The White House in Washington DC on a spring day with vintage processing (Getty Images/istockphoto)

NBA Finals are irrefutable proof that the United States has undergone a radical reorientation of the extraordinary

Can the best ever basketball team’s excellence be appreciated in the age of the unthinkable?


Max Cea
June 13, 2017 10:58PM (UTC)

It was with 55 seconds left in regulation that Kevin Durant knew. The Golden State Warriors were leading the Cleveland Cavaliers by 11 points in Game 5 of the NBA Finals; it was too great a hole for the Cavaliers, the defending NBA champions, to climb out of given the time remaining. Durant bent over, looked down and in the hardwood floor allowed himself to see the abstract shape of the milestone before him. “Is this really happening?” he recalled asking himself.

Durant might have been the only person on the planet experiencing disbelief, for two reasons. First, his presence practically guaranteed this outcome (a championship) before the 2016-2017 NBA season began. After Durant joined the Warriors, the team had two of the league’s best five players and four All-NBA-level players, each in their prime. And they fit together like Voltron; each is versatile and complements and augments the other players’ skill sets. “He fit into our system perfectly,” the Warriors coach Steve Kerr would tell reporters earlier on during the Finals, speaking of Durant. If this Golden State Warriors team had not been crowned champions, that would have been cause to ask, “Is this really happening?”

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Second, the events of the past year have changed the parameters for disbelief. Beginning with last year’s NBA Finals, when the Cavaliers came back from a 3-to-1 game deficit to defeat a historically great Warriors team, unlikely outcomes have become regular occurrences. In sports, the Chicago Cubs have also rebounded from a 3-to-1 game deficit to dramatically win their first World Series in more a century. And at the Super Bowl, the New England Patriots were trailing the Atlanta Falcons 28 to 3 in the third quarter, a scenario that left them with a 0.4 percent chance of winning, when they mounted a successful comeback.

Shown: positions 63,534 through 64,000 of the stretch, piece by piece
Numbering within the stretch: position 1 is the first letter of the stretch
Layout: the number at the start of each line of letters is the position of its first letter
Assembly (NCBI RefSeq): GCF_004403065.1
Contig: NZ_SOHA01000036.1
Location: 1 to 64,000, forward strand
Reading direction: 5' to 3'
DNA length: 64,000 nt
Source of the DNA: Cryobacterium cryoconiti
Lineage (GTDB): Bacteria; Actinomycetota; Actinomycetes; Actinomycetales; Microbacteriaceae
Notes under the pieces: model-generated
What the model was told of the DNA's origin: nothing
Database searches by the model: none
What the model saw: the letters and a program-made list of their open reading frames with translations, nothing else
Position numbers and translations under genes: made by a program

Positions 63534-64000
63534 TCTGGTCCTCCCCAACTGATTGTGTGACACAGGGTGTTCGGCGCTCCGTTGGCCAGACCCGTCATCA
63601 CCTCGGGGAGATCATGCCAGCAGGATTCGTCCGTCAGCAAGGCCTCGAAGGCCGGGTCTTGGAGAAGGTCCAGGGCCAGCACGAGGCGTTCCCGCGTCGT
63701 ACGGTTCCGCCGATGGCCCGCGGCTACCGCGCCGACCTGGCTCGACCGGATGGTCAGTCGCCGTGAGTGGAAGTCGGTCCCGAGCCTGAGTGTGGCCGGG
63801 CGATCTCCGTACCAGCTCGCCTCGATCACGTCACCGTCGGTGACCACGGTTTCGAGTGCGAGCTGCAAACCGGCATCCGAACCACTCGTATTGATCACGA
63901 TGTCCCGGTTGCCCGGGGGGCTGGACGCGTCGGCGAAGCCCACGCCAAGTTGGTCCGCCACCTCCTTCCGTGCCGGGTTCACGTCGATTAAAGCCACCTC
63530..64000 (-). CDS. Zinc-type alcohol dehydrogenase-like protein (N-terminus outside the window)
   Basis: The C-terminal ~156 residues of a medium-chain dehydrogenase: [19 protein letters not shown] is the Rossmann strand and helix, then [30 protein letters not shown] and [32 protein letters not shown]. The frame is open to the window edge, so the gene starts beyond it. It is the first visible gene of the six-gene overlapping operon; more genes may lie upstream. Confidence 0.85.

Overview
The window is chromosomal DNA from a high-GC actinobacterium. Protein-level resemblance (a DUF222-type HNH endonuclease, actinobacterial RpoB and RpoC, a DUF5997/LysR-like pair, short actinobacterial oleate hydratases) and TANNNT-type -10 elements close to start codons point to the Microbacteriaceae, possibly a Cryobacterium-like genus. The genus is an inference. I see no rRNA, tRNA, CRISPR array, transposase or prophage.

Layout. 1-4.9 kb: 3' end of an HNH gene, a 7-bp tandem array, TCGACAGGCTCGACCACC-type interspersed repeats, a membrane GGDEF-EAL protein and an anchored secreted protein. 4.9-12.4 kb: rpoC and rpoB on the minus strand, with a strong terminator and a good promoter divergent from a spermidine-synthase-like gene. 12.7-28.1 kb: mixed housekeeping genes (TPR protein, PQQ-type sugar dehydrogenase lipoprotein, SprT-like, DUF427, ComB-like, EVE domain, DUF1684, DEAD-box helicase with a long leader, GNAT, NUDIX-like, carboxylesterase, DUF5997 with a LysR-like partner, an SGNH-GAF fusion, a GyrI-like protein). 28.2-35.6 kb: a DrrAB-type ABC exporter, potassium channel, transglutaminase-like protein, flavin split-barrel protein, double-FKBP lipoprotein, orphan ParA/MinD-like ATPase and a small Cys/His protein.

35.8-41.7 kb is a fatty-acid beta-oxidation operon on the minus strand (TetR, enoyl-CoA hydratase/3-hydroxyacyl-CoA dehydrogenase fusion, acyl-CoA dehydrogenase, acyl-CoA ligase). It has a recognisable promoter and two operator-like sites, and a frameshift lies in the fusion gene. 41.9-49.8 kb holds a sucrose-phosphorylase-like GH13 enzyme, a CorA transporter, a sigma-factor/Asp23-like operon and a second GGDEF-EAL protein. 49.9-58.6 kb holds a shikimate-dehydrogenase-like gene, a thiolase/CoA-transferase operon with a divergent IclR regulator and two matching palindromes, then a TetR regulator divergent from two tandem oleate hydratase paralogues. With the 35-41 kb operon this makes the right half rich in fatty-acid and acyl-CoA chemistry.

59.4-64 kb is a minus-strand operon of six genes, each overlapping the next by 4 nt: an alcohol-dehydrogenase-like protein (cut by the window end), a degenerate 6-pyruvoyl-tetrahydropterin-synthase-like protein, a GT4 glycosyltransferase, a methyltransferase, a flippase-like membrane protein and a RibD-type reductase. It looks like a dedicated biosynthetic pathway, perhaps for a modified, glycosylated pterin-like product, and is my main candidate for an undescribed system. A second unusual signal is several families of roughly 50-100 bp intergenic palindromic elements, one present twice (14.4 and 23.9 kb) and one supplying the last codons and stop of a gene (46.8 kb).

Even at the Oscars, America’s most prestigious awards ceremony, a drama on par with the films that were being recognized took place: The makers of “La La Land” were literally onstage holding the best picture statuettes and giving their “thank you” speeches before they were told that their film had not, in fact, won. And in politics, well, we all know what happened in November.

If needing any other proof of how the past year of unlikely outcomes has altered our dramatic appetites, look no further than the coverage of the Warriors’ run. After the first two games of the series, when the Warriors overwhelmed the Cavaliers like a megamall does a misanthrope, a writer for Rolling Stone declared the series “a near lock to be a disappointment.” And once it was over, a writer for Sports Illustrated tallied the winners and losers of the year’s NBA playoffs: Fans were one of the big losers. “Woof, those playoffs were boring,” he wrote. On Twitter, a theme that emerged along with the hashtag #NBAFinals, was that it was “disappointing.” Tuesday’s issue of New York papers like the Daily News and New York Post didn’t even allude to the series on their front pages.

Despite all the lamentations, the viewing numbers stayed strong, even hitting peaks unreached since Michael Jordan’s last year in the finals. It’s hard to account for why viewers kept tuning in; it could be because, unlike the media, fans were entranced by the Warriors’ dominance. Or it could be because the past year conditioned fans to expect a magnificent comeback.   

That comeback, of course, didn’t take place this time. The Warriors were altogether as promised. Before the season FiveThirtyEight’s model predicted they would win 67 games. They won 68. And as ESPN’s Zach Lowe wrote, “Aside from an embarrassing season-opening loss to the Spurs, there was almost no drama — no angst over touches, no tense players-only meeting, no slow start. They gelled fast, and blitzed everyone.” To watch the Warriors in the NBA Finals was like watching Manchester United play the Los Angeles Galaxy; the Cavaliers and Warriors were playing the same sport, but the Warriors were playing a more advanced form that by contrast made the Cavaliers’ game seem crude.

The Warriors were not faultless during the finals. They got off to a couple slow starts. They suffered an ugly defeat in Game 4. And they were altogether sloppy in the first half of Monday night’s clinching victory. But when they were on — which was most of the series — they played an inspired form of basketball, thriving on balletic movement and marksman-like execution.

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I was rooting for the Cavaliers but couldn’t help but marvel at the impending cloud the Warriors carried. When the Cavaliers got off to early leads, it always felt like merely a matter of time before the Warriors made it rain and then flood. In all but one of the games, the forecast was right. It rained as hard as was predicted. It’s just that, well, this time around no figurative frogs came down. There was no reason to ask, “Is this really happening?” The Warriors proved themselves to be a historically great basketball team, and yet the accomplishment felt underwhelming due to the lack of surreality and drama. Great was no match for bizarre, wild and unreal.


Max Cea

MORE FROM Max Cea


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Cleveland Cavaliers Golden State Warriors Nba Nba Finals President Trump

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